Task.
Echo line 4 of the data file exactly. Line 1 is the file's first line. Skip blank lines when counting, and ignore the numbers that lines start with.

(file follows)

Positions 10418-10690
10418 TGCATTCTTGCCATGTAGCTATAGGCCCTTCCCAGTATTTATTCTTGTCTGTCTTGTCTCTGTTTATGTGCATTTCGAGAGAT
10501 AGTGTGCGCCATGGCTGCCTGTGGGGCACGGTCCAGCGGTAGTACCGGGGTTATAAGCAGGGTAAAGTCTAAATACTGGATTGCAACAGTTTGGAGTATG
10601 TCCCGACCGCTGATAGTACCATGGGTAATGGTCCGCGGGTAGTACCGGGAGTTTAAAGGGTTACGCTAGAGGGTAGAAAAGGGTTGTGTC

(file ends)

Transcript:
10601 TCCCGACCGCTGATAGTACCATGGGTAATGGTCCGCGGGTAGTACCGGGAGTTTAAAGGGTTACGCTAGAGGGTAGAAAAGGGTTGTGTC